The TiO2 and its weak Raman scattering. The reduction

The phase identification of the TiO2and Au:TiO2 was evaluated using Raman spectroscopy performed in therange of 100-800 cm-1, and the resulting spectrum is shown in Figure3.4. The anatase TiO­2 phase was observed by the peaks145, 197, 396, 516 and an overtone 639 cm-1, whereas the rutile TiO2phase was detected by the peak at 446 cm-1. This clearly designatethat the TiO2 and Au:TiO2 nanoparticles contained amixture of anatase and rutile phases.

There is no signals related to Auparticles were identified because of the relatively lower concentration of Aumixed with TiO2 and its weak Raman scattering. Thereduction in the peak intensities and the broadening of the Raman peakscorrespond to the Au:TiO2 nanoparticles is observed compared to thatfor the TiO2 nanoparticles. The reduction in peak intensity and broadening of the peaks suggest anincrease in crystalline defects in the framework after mixing of gold. Suchcrystalline defects serve as additional photoelectron trapping centres in thesolar cells which will reduce the charge recombination (Naphade et al., 2014; Lim et al., 2015).TheUV-vis-NIR absorbance spectrum of colloidal AuNPsis shown in Figure 3.

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5(a). Thecharacteristic absorbance peak of AuNPs at 537 nm exhibits the surface plasmonresonance (SPR) property (Li et al., 2013). In a dye-sensitizedsolar cell, N719 dye molecules are adsorbed onTiO2 film. In order toestimatethe effect of AuNPs on the performance of DSSC, we prepared TiO2-N719and Au:TiO2-N719 electrodes by doctor blade method. The resultingelectrodes were soaked in N719 dye solution for 24 h. The electrode with pureTiO2 slurry was prepared by samedoctor blade method and was used asa reference for the UV-vis-NIR study.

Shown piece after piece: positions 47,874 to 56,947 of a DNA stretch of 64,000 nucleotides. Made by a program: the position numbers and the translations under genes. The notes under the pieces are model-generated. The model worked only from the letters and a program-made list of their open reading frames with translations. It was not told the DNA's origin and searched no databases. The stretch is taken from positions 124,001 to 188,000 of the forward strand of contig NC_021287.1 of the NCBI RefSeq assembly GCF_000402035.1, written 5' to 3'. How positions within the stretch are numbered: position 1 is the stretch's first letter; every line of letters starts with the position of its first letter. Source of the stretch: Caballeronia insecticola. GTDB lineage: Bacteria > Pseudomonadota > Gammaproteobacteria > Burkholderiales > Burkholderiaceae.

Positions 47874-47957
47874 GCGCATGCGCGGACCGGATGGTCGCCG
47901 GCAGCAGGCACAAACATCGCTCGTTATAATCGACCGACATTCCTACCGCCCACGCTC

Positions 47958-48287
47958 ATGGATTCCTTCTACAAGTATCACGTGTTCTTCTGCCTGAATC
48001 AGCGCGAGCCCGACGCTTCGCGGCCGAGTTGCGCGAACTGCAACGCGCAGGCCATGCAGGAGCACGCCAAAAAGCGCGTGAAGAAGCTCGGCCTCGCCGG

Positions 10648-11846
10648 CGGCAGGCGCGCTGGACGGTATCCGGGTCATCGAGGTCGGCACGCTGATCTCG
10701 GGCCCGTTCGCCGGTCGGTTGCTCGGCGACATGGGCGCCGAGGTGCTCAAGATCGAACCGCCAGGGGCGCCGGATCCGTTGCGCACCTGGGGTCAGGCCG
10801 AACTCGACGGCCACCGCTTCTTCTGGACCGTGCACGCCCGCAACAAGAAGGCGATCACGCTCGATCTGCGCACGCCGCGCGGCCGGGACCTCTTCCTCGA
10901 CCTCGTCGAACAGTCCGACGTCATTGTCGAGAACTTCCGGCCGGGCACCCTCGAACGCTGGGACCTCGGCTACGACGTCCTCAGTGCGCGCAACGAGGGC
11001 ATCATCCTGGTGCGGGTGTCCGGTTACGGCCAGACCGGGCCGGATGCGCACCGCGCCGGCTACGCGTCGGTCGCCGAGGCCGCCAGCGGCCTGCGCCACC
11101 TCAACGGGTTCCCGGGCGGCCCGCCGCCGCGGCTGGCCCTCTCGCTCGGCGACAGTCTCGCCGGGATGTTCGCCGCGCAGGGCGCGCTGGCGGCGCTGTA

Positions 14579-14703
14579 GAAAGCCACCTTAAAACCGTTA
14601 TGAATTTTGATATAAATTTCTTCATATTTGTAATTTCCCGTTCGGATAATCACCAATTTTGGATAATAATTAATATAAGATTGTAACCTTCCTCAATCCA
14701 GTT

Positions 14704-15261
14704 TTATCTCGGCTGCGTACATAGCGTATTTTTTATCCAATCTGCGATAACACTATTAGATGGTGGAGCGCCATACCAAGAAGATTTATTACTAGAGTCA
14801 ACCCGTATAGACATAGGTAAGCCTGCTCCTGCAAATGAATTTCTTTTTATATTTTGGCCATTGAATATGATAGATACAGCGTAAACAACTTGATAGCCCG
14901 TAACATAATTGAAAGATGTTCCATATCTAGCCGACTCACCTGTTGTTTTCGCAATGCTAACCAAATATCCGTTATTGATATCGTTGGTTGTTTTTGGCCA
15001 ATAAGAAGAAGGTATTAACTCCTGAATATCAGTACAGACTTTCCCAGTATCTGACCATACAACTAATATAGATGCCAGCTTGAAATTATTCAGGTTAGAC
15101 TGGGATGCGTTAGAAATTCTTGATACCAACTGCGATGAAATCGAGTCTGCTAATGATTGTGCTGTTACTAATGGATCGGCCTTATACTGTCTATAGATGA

The absorption spectra of pureTiO2, TiO2-N719 and Au:TiO2-N719 films are shown in Figures 3.5(b-d).Thepeak at 368 nm is ascribed to the characterstic absorption of pure TiO2 asshown in Figure 3.5(b), represents the intrinsicoptical absorption of TiO2 (Kochuveedu et al., 2012). The pure TiO2 film,due to its wide bandgap, does not absorb the light in the visible region. Theabsorption spectra of N719-dye molecules adsorbed onto a pure TiO2film and Au:TiO2nanocomposite film exhibits similar absorbancefeatures with peak maximum occur at 536 nm, as seen in Figures 3.

5(c and d).However Au:TiO2-N719 nanocomposite film exhibits higher absorptioncompared to that of TiO2-N719 film. Despite the same duration of dyeloading in these films, the presence of Au in TiO2 seems to have anoticeable effect on the absorption properties. The increased light absorptionof the dye arises from the contributions of resonant energy transfer ornear-field coupling between the surface plasmon and the dye-excited state (Cushinget al., 2012; Zhou et al.

, 2015; Zarick et al., 2014; Choi et al., 2012). Thiscan further effectively lead to the charge separation by transferringphoto-excited electrons to the conduction band of TiO2 (Kochuveedu et al., 2012).